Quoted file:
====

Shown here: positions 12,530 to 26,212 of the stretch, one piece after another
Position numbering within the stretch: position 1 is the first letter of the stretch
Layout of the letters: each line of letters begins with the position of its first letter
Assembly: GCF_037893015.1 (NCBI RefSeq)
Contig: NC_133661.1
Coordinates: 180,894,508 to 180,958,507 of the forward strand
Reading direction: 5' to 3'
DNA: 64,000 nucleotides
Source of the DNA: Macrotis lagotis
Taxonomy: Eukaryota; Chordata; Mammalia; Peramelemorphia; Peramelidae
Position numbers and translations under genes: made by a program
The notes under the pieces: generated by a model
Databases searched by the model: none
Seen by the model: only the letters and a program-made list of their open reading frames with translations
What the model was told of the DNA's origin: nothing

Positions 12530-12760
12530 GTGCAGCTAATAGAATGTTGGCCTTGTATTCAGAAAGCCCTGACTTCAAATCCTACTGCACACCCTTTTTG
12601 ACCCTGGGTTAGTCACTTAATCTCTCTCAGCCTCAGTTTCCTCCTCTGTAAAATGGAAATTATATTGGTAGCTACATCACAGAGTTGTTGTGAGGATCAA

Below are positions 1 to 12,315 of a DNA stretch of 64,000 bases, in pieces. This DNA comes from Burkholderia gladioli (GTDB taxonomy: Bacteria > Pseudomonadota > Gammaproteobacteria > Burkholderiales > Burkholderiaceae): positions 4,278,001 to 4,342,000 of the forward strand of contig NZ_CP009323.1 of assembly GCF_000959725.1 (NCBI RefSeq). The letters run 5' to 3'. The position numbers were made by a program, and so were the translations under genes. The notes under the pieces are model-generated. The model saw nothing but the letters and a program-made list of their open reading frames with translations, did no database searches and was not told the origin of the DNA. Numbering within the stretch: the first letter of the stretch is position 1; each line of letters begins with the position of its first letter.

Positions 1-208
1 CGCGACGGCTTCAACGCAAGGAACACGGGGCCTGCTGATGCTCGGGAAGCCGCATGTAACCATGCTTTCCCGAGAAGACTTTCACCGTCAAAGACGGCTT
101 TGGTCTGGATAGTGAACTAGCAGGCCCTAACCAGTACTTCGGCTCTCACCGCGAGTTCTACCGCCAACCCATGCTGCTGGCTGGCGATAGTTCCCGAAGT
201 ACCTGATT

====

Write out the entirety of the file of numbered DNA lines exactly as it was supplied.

Shown here: positions 12,530 to 26,212 of the stretch, one piece after another
Position numbering within the stretch: position 1 is the first letter of the stretch
Layout of the letters: each line of letters begins with the position of its first letter
Assembly: GCF_037893015.1 (NCBI RefSeq)
Contig: NC_133661.1
Coordinates: 180,894,508 to 180,958,507 of the forward strand
Reading direction: 5' to 3'
DNA: 64,000 nucleotides
Source of the DNA: Macrotis lagotis
Taxonomy: Eukaryota; Chordata; Mammalia; Peramelemorphia; Peramelidae
Position numbers and translations under genes: made by a program
The notes under the pieces: generated by a model
Databases searched by the model: none
Seen by the model: only the letters and a program-made list of their open reading frames with translations
What the model was told of the DNA's origin: nothing

Positions 12530-12760
12530 GTGCAGCTAATAGAATGTTGGCCTTGTATTCAGAAAGCCCTGACTTCAAATCCTACTGCACACCCTTTTTG
12601 ACCCTGGGTTAGTCACTTAATCTCTCTCAGCCTCAGTTTCCTCCTCTGTAAAATGGAAATTATATTGGTAGCTACATCACAGAGTTGTTGTGAGGATCAA

Below are positions 1 to 12,315 of a DNA stretch of 64,000 bases, in pieces. This DNA comes from Burkholderia gladioli (GTDB taxonomy: Bacteria > Pseudomonadota > Gammaproteobacteria > Burkholderiales > Burkholderiaceae): positions 4,278,001 to 4,342,000 of the forward strand of contig NZ_CP009323.1 of assembly GCF_000959725.1 (NCBI RefSeq). The letters run 5' to 3'. The position numbers were made by a program, and so were the translations under genes. The notes under the pieces are model-generated. The model saw nothing but the letters and a program-made list of their open reading frames with translations, did no database searches and was not told the origin of the DNA. Numbering within the stretch: the first letter of the stretch is position 1; each line of letters begins with the position of its first letter.

Positions 1-208
1 CGCGACGGCTTCAACGCAAGGAACACGGGGCCTGCTGATGCTCGGGAAGCCGCATGTAACCATGCTTTCCCGAGAAGACTTTCACCGTCAAAGACGGCTT
101 TGGTCTGGATAGTGAACTAGCAGGCCCTAACCAGTACTTCGGCTCTCACCGCGAGTTCTACCGCCAACCCATGCTGCTGGCTGGCGATAGTTCCCGAAGT
201 ACCTGATT